A rare cause of subretinal fluid and unilateral vision loss likely caused by Coxsackie Virus
Unilateral acute idiopathic maculopathy (UAIM) is a rare macular disease described in 1991. People with AIM present with sudden and severe unilateral visual loss, often following a flulike illness. The reduced vision was due to a greyish thickening of the RPE in the macular area, associated with an overlying exudative neurosensory retinal detachment and sometimes few intraretinal haemorrhages, papillitis and/or vitreous cells. The natural course of AIM is a spontaneous recovery over a period of several weeks to months. The cause is likely viral and recently has been attributed to Coxsackie virus.
Notice that there is subretinal fluid but the choroid is NOT thick. A thick choroid is seen in people with central serous retinopathy which is much more common than acute idiopathic maculopathy. 44 year old man One week ago the left eye was running non-stop and it burned and he had to pry the eye open. Then the vision started to decline three days ago. When he closes the right eye to look at something bright he cannot read. He had a chest infection started about 2-3 weeks ago. He saw a doctor 4 days ago. He was started on an antibiotic but has not started it yet. He did sore on the right side of his mouth with the infection and he did not have any rashes. He does not have exposure to little kids. VA 20/25 OD, 20/200 OS. Serous retinal detachment in the macula OS. Patient was hospitalized for mental status change. He had very high blood alcohol level. MRI was negative as was spinal tap checked for Cocsackie virus and Syphillis. Blood titers were high for Cocksackie virus but no acute infection was verified.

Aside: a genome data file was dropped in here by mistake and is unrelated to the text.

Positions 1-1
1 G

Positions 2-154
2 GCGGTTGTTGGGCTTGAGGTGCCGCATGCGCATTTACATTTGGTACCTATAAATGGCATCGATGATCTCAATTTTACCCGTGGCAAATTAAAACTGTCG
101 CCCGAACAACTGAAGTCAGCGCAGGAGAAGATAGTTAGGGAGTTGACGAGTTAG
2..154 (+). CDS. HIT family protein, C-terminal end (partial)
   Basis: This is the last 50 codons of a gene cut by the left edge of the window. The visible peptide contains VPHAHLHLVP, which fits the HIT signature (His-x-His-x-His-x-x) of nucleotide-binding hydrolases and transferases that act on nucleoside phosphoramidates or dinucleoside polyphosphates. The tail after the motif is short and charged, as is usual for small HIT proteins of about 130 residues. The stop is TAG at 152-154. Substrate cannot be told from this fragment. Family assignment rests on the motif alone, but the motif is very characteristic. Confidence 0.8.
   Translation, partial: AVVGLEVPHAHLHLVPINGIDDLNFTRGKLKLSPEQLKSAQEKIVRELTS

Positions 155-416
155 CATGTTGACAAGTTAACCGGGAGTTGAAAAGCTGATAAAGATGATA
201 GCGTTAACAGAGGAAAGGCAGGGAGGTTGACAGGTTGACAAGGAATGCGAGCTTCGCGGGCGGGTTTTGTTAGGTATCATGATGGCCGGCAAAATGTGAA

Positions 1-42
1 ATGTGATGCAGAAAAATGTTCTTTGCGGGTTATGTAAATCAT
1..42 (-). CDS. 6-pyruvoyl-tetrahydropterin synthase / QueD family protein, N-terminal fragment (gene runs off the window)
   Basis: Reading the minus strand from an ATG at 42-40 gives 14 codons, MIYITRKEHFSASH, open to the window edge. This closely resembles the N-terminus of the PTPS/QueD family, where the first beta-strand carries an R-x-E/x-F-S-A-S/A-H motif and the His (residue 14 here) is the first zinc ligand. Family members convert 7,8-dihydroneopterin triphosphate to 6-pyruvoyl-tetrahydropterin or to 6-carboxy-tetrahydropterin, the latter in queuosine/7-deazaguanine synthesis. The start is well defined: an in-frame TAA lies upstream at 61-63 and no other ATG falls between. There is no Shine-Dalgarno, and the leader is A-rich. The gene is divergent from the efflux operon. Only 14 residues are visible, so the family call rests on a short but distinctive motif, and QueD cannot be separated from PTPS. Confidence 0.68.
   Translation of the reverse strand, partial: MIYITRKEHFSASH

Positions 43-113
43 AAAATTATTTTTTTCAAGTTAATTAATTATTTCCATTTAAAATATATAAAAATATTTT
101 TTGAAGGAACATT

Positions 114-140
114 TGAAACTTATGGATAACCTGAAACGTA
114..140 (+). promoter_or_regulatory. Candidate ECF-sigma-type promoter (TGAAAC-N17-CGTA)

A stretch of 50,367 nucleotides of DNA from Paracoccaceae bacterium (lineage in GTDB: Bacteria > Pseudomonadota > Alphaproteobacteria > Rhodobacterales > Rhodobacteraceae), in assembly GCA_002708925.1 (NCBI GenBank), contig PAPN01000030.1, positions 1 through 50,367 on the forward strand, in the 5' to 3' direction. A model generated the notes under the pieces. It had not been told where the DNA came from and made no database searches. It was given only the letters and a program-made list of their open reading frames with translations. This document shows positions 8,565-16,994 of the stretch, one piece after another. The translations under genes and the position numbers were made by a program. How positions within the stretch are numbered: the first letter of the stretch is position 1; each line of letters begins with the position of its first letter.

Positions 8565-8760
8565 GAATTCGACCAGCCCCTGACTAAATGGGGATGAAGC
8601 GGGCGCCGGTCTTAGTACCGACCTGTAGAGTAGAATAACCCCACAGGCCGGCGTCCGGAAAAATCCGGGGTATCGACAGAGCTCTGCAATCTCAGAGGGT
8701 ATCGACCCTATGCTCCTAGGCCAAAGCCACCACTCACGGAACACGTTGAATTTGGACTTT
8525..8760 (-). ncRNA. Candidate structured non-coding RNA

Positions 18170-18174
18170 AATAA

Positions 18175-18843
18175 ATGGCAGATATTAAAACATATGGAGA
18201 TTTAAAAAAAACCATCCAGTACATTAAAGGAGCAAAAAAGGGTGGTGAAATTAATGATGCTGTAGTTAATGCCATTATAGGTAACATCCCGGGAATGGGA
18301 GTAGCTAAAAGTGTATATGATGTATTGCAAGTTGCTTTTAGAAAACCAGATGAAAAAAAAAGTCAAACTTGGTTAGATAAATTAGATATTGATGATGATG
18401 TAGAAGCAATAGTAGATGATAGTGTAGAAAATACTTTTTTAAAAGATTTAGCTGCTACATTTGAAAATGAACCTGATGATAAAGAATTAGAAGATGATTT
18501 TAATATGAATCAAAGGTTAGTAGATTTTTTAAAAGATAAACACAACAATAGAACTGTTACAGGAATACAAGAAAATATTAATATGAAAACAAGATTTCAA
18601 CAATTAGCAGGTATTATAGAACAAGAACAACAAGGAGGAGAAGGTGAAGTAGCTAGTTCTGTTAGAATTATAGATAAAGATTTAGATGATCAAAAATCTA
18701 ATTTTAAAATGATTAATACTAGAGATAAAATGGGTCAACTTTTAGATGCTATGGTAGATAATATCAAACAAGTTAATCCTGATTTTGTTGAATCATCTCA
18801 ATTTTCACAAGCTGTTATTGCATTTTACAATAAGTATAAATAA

The FA in this patient showed leakage at the level of the RPE with no defined neovascular membrane. This patient recovered normal vision within about 1 month of the onset of the symptoms. An ICG was also done which showed no vascular network.